The recognition of the Fed’s inflating is by no means a foregone conclusion, but it is a real risk to bond and stock investors. We have seen more written recently about a coming commodity super cycle driven by commodity producers of all stripes underinvesting in new production as a response to very low prices over the last five years. If a supply shortfall meets a pick-up in demand from the previously mentioned GDP growth, all of the newly printed money could wind up chasing commodity prices higher. It is something that the world has seen before. In our 3rd Quarter 2020 Quarterly Commentary, we discussed real assets that have historically protected against inflation, including gold and oil. Our portfolios are well-positioned to protect our clients from inflation with the composite portfolio having significant weightings in gold miners and in oil and gas producers at March 31, 2021. Conditions are such that real assets are attractively valued and represent a low price for ownership of well-managed commodity producers. While these are not our largest sector weightings (financials are the largest weighting), these natural resource companies are an important part of the portfolio.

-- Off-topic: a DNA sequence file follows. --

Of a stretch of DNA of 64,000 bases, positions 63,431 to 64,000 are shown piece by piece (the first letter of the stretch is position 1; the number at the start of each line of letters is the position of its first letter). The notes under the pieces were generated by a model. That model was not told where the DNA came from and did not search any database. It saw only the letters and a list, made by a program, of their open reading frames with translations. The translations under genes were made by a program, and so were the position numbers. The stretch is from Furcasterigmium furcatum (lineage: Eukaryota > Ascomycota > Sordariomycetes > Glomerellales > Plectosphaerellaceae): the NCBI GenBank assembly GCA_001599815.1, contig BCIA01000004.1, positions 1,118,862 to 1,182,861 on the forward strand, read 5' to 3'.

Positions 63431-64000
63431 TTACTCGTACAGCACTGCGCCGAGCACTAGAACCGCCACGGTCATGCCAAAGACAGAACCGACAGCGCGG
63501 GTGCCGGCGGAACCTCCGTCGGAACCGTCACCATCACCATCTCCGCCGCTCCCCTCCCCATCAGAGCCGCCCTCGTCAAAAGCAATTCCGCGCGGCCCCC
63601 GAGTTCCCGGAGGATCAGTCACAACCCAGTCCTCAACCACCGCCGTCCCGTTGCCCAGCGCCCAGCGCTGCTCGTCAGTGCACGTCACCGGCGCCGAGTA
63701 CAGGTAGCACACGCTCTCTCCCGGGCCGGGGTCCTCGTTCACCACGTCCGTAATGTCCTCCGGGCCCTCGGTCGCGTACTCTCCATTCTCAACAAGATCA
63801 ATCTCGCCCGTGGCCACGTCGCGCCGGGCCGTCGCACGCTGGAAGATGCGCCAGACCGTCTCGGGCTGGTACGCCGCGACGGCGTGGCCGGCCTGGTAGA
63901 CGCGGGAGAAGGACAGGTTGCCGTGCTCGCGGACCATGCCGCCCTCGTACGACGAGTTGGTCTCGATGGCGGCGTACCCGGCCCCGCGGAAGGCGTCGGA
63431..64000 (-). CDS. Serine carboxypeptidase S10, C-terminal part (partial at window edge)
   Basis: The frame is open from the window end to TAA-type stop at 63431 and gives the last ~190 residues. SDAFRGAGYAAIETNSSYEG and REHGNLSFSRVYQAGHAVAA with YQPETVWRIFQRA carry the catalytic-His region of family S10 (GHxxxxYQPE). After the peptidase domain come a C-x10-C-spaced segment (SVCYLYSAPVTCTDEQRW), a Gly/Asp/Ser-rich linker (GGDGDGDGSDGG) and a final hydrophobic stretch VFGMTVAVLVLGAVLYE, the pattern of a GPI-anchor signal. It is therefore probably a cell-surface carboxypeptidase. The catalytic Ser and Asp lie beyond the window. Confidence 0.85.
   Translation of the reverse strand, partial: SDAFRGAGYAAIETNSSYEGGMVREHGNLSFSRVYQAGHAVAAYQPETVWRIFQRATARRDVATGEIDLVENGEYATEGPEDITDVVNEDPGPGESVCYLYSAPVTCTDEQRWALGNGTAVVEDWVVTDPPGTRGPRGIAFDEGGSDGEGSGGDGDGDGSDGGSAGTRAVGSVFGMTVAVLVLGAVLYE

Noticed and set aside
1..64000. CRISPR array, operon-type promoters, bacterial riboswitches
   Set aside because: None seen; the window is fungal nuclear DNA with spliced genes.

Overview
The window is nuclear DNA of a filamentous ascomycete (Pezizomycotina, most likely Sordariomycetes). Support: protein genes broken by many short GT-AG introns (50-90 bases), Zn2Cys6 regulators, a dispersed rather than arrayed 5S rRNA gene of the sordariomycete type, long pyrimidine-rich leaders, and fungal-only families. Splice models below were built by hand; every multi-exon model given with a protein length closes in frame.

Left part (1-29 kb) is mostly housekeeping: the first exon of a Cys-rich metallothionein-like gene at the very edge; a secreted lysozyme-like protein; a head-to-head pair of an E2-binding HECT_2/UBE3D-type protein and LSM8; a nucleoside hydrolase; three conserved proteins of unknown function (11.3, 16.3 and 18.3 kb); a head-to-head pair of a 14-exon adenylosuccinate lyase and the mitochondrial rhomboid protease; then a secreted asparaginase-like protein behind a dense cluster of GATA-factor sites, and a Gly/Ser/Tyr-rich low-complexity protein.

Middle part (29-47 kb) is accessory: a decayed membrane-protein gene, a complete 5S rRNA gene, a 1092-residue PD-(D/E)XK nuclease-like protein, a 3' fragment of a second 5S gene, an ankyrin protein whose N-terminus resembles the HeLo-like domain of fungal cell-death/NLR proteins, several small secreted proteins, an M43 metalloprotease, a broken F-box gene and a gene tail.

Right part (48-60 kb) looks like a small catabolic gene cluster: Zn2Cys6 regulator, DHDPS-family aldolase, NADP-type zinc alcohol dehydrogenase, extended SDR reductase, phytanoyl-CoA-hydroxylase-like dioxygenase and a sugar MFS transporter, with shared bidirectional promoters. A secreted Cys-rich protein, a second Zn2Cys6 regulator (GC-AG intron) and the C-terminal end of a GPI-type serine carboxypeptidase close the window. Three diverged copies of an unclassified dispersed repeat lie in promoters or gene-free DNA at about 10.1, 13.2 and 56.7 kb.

Another area of your portfolios we are excited about is our large pharmaceutical stocks. Pharmaceuticals continue to be an important part of health care expenditures in all phases of treating, managing, and curing diseases and other medical issues. We believe pharmaceuticals are often the most attractive treatment option for doctors to prescribe, both medically and economically. While spending on pharmaceuticals has grown, it is still a relatively small part of overall U.S. health expenditures (see charts above). We have owned several of these companies for over a decade and continue to be encouraged by the advances they are making. Each company that we own has a strong balance sheet and pays an attractive (and generally growing) dividend. We wrote in our 4th Quarter 2010 Quarterly Commentary; “It is important to keep in mind that research and development is somewhat of a ‘hidden asset’ in these companies. We say that because research and development expenditures are expensed under generally accepted accounting principles. These outlays obviously have some cumulative, unknown future value that does not appear on the balance sheet, thus the term ‘hidden asset’.” When that was written, we had no idea these companies would advance cancer treatment with immunotherapies or develop mRNA vaccines for a global pandemic on the fastest timeline in human history. We did believe that their investments into research and development could have attractive future returns based on their history of innovative developments. We believe that is still the case and look forward to future developments.